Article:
Mary Kubica has been receiving a lot of acclaim ever since her debut novel, The Good Girl, was published in 2014. Her novels are suspenseful, but also have characters that are easy to sympathize with. Melissa A really enjoyed Mary's latest, Don't You Cry (reviewed here), which published today. Let's wish her a happy pub day and learn more about her main character Quinn's childhood. Thanks to Mira, we have one copy for a lucky reader!
Mary Kubica is the New York Times and USA Today bestselling author of THE GOOD GIRL and PRETTY BABY. She holds a Bachelor of Arts degree from Miami University in Oxford, Ohio (where Melissa A's husband went to college), in History and American Literature, and lives outside of Chicago (close to where Melissa A and Melissa S grew up) with her husband and two children, where she enjoys photography, gardening and caring for the animals at a local shelter. Her first novel, THE GOOD GIRL, received a Strand Critics Nomination for Best First Novel and was a nominee in the Goodreads Choice Awards in Debut Goodreads Author and in Mystery & Thriller for 2014. She is currently working on her next novel. (Bio adapted from Mary's website.)
Visit Mary at her website, Facebook, and Twitter.
In downtown Chicago, a young woman named Esther Vaughan disappears from her apartment without a trace. A haunting letter addressed to My Dearest is found among her possessions, leaving her friend and roommate Quinn Collins to wonder where Esther is and whether or not she's the person Quinn thought she knew.
Meanwhile, in a small Michigan harbor town an hour outside Chicago, a mysterious woman appears in the quiet coffee shop where eighteen-year-old Alex Gallo works as a dishwasher. He is immediately drawn to her charm and beauty, but what starts as an innocent crush quickly spirals into something far more dark and sinister than he ever expected.
As Quinn searches for answers about Esther, and Alex is drawn further under Pearl's spell, master of suspense Mary Kubica takes readers on a taut and twisted thrill ride that builds to a stunning conclusion and shows that no matter how fast and far we run, the past always catches up with us in the end. (Courtesy of Goodreads.)
Thank you to Chick Lit Central for including DON’T YOU CRY on today’s blog. I love this theme of regression, and had so much fun diving into the inner psyche of a young Quinn Collins. In DON’T YOU CRY, Quinn is only twenty-three, not too far past her childhood days. She’s bridging that gap between the dependent teenage years and becoming an independent adult – recently graduated from college and living on her own for the first time in her life, in a dead end job she doesn’t like, learning financial responsibilities and navigating her way out into the world. She makes plenty of mistakes throughout the novel, but I hope readers will love her for her vulnerability nonetheless, and that they will see her personal growth through the pages of the book.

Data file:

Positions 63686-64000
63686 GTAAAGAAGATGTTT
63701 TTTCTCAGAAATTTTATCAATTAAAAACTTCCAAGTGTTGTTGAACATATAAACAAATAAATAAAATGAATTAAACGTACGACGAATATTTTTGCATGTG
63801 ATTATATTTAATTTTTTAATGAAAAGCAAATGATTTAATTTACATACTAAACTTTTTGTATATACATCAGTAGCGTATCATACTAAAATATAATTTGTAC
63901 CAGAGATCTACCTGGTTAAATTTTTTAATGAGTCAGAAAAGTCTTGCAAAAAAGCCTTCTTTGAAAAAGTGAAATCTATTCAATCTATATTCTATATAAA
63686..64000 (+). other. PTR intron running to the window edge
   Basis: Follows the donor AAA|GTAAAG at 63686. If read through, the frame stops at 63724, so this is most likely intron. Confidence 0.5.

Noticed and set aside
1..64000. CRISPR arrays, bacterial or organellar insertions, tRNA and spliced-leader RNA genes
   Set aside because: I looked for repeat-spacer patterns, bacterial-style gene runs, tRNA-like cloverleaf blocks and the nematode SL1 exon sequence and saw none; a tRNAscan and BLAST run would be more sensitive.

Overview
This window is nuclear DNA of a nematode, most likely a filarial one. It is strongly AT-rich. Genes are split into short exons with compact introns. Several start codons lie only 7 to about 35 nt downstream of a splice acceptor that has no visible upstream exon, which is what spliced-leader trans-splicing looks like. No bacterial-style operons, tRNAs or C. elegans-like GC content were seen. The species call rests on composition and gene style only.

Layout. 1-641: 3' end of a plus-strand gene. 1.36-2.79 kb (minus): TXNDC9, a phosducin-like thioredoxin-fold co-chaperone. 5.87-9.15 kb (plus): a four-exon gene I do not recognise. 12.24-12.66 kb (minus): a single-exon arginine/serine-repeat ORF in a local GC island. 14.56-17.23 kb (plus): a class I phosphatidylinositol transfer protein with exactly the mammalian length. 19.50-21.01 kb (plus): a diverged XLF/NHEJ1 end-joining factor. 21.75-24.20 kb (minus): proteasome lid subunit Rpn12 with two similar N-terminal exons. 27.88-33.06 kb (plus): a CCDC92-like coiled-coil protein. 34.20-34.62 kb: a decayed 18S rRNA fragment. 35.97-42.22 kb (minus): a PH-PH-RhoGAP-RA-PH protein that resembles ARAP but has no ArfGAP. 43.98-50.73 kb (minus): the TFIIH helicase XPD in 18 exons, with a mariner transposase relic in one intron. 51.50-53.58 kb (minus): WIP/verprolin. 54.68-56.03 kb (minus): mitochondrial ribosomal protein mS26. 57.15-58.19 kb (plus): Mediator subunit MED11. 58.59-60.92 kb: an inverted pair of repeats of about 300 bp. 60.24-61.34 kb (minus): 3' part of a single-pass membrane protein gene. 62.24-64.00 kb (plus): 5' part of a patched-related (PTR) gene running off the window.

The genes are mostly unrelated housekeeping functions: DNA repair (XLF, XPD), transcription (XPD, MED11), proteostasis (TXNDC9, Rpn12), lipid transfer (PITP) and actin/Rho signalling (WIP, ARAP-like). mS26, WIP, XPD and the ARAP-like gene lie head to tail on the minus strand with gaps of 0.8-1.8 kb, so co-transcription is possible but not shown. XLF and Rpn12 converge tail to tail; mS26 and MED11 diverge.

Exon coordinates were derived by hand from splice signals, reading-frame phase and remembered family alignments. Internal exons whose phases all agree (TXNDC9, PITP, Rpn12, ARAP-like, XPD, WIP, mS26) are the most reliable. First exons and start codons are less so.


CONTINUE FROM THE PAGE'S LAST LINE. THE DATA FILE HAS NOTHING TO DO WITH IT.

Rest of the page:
As a child:
What did your character want to be when they grew up?
Quinn suffers from a learning disability and doesn’t put much stake in her own intelligence. Her self-esteem is low, and though she tries to laugh it off and not let people think it bothers her, deep inside it does. I’m quite certain Quinn wouldn’t have had enough faith in herself to believe she could be a doctor or a lawyer or a teacher. She lacks ambition. As sad as it sounds, I don’t think that Quinn would not have striven to pursue a dream job, but more likely settled on that which she considered within her reach, mainly a menial position like the one she finds herself in in DON’T YOU CRY.
What was something your character found funny?
Her family. Though she pretends not to love her mother and father and younger sister, Madison, she absolutely does. They are a close knit family, and in it, Quinn is extremely loved and protected. It takes her struggles throughout DON’T YOU CRY to realize this, but her family is one thing as a child she would have adored, and the one place she was undeniably safe.
What was your character's favorite TV show?
Quinn certainly would have preferred comedies or a teen series laden with drama and gossip. She doesn’t take life too seriously; in fact, even after her roommate goes missing it takes some time until she realizes that she has a serious problem on her hands. Quinn would have gravitated to shows like One Tree Hill or Malcolm in the Middle as her favorite programs growing up.
What was your character's favorite food?
This is an easy one – pizza and popcorn! They’re two of her favorite foods even as a young adult, and Quinn makes it clear that one of the best parts of being independent is not having to eat the more healthful foods her mother would like for her to eat.
Who was your character's celebrity crush?
What was your character's favorite thing to do?
Hang out with her friends. Quinn tends to be a social butterfly and, though socially awkward at times, having friends and that sense of belonging is so important to her both as a child and a young adult.
Thanks to Mary for chatting with us and to Mira for sharing her book with our readers.
DON'T YOU CRY is part of BookSparks' Summer Reading Challenge 2016!
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